Sr Analyst – Apps Prog

Job Description (Overview of Role)

A vacancy exists for an experienced ITIL Service Manager within the Global Wholesale Banking Technology (GWBTO) line of business. The Service Manager will be responsible for the hands on execution of ITIL aligned Incident Management process as part of a specialist Service Management team. The successful candidate must be able to work with multiple technical groups and business units and must have strong operational experience in the processes specified. The candidate will need to be an experienced ITIL practitioner (preferably V3) and previous experience of complex payments systems would be a distinct advantage. The role entails exposure to senior business management and as such good communications and stakeholder management skills are a pre-requisite.


  • Management of incidents in conjunction with multiple IT teams to ensure that all incidents are managed to speedy and satisfactory conclusion with minimal business impact.
  • Ensure Incident and Problem Management processes continue to meet ITIL best practice standards, Service Level Agreements and the needs of the organization.
  • Work collaboratively with other areas of the organization to continuously improve the management of IT Incidents and Problems.
  • Manage Problem investigations through to conclusion, ensuring that root cause is identified, documented and resolved.
  • Communicate effectively with management and stakeholder on the status and remediation of incidents.
  • Manage known errors and ensure that operational workarounds are fully documented.
  • Act as a Subject Matter Expert in Incident Management.
  • Close liaison with other corporate Change, Incident and Problem Management teams to adopt and define operational service levels and reporting standards and metrics.
  • Establish and implement effective analytical practices to provide critical MI and reports on operational performance.
  • Production and publication of critical management information.
  • Manage technology change control processes, change metrics communications and reporting.
  • Drive change success-rates and ensure improving trend in change impact.
  • Work to define, document and implement operational standards, policies and service levels.
  • Participate in meetings with Senior Management and provide appropriate input and feedback.
  • Record and update Risks and Issues in line with internal banking standards
  • The successful candidate will need to come up to speed on a number of existing systems and processes quickly and to be able to identify gaps between their output and business requirements.
  • Proactively track and report on activities and actions to ensure that work is prioritized and any conflicts are forecasted.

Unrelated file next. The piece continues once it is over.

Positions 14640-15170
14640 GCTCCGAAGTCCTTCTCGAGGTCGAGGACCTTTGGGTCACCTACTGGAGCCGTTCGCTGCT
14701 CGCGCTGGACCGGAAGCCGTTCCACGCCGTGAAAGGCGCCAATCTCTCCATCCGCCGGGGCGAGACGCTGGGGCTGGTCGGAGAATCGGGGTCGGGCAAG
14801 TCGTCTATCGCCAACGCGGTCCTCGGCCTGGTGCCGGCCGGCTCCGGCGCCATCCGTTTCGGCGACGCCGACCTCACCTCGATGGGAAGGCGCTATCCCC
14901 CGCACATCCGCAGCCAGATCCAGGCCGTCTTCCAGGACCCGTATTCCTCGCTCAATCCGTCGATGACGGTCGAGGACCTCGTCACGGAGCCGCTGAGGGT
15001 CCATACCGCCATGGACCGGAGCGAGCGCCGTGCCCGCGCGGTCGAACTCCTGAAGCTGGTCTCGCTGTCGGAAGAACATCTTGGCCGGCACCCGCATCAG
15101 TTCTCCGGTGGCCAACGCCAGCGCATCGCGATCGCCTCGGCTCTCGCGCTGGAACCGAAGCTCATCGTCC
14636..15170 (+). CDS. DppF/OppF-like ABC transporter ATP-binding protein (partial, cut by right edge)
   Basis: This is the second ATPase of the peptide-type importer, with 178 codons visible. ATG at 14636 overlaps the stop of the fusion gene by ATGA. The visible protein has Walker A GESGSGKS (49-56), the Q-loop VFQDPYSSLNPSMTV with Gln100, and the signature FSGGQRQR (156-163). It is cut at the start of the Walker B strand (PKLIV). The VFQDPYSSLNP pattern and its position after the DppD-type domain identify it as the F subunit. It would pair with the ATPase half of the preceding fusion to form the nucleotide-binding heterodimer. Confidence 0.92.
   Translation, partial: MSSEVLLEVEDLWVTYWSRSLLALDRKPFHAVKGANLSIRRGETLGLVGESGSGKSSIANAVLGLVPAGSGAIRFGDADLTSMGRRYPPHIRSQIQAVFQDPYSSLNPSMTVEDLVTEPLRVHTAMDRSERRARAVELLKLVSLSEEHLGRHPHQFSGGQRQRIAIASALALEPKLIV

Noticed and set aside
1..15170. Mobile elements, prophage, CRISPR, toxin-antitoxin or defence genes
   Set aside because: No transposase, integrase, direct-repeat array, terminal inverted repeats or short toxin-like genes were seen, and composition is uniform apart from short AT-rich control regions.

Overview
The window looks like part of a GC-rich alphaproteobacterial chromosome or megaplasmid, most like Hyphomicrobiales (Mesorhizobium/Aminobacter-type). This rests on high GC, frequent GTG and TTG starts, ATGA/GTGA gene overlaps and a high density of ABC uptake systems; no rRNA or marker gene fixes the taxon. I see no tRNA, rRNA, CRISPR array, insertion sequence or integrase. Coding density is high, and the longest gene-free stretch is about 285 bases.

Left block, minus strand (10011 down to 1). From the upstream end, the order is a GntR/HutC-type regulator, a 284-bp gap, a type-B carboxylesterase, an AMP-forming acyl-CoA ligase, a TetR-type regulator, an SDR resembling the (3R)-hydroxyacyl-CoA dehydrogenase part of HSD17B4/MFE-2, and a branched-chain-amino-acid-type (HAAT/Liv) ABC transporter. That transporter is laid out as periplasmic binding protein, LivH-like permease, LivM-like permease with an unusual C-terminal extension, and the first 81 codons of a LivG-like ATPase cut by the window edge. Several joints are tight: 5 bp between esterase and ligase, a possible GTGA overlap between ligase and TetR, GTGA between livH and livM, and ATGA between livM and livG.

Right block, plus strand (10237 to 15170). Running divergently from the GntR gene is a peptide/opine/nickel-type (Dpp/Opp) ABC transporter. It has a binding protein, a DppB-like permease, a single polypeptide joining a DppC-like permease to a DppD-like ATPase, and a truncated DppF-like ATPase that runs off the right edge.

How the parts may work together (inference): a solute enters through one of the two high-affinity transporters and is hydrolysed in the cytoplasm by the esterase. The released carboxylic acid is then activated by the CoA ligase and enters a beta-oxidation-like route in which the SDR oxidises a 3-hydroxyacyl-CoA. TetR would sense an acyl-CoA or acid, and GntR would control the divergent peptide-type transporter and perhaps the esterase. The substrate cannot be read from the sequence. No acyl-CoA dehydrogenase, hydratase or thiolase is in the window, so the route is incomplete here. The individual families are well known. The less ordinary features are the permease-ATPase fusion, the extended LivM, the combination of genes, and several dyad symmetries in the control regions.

• Increase personal knowledge and understanding of the technical and functional aspects of supported applications and processes by reviewing, creating, and maintaining documentation; performing related tasks; and interacting with peers and internal customers.

 Required Skills

  • Education: Bachelor’s Degree
  • Experience – 6 to 8 years
  • Experience of performing roles in Incident Management
  • ITIL V3 Foundation Certification
  • IT Support Background
  • Service Support experience
  • Experience in developing documentation materials for processes
  • Integrates best practices with process design to ensure continuous process improvement.
  • Excellent communication skills both verbal and written; must be able to appropriately convey ideas, concerns and opinions across differing levels of management
  • Must be pro-active, enthusiastic, flexible, results driven with attention to detail
  • A team player who must be able to work under pressure, juggle multiple priorities, using initiative to meet deadlines without close supervision
  • A disciplined thinker and capable of working across organizational boundaries in a very demanding, high-output environment
  • A flexible  ‘hands-on’ ‘can do’ attitude.

Desired Skills:

  • Good communication skills
  • Experience of process design & process improvement tools
  • Experience of SIX SIGMA / DMAIC phases
  • Experience of working in a large enterprise IT organizations.
  • Experience in the financial sector
  • Recognized project management training/certification; e.g. Prince 2, PMI
  • Knowledge of software development methodologies
  • Exposure to Risk management standards and practices would be an advantage.

Posting Date: 27/05/2016

Location: Mumbai – India


Project Management -AM (PMP or Six Sigma -trained or Certified)gurgaon

Job Description

  •  Job holder will be responsible for Creating the Scope, Project Charter & Milestones for the Project & manage Progressive elaborates throughout the Project Lifecycle.
  •  Call Cross Functional Meetings, Documenting Minutes, Tracking Actionable and Report progress in various forums, define and/ or creating hard and soft Measures of Success (MOS)
  •  Manage Project Risks , Issues & escalations for quick resolution
  •  Performance of the Job holder will be Measured basis Project Deliverables within Quality ,Time, budget compliance , and degree of the stated Objectives are met
  • The profile requires the Project manager to Build strong working relationship with multiple stakeholders in various departments or function within company, Develop a keen understanding of the business along with upstream, downstream effects of process
Key Roles & Responsibilities:

  • Project Management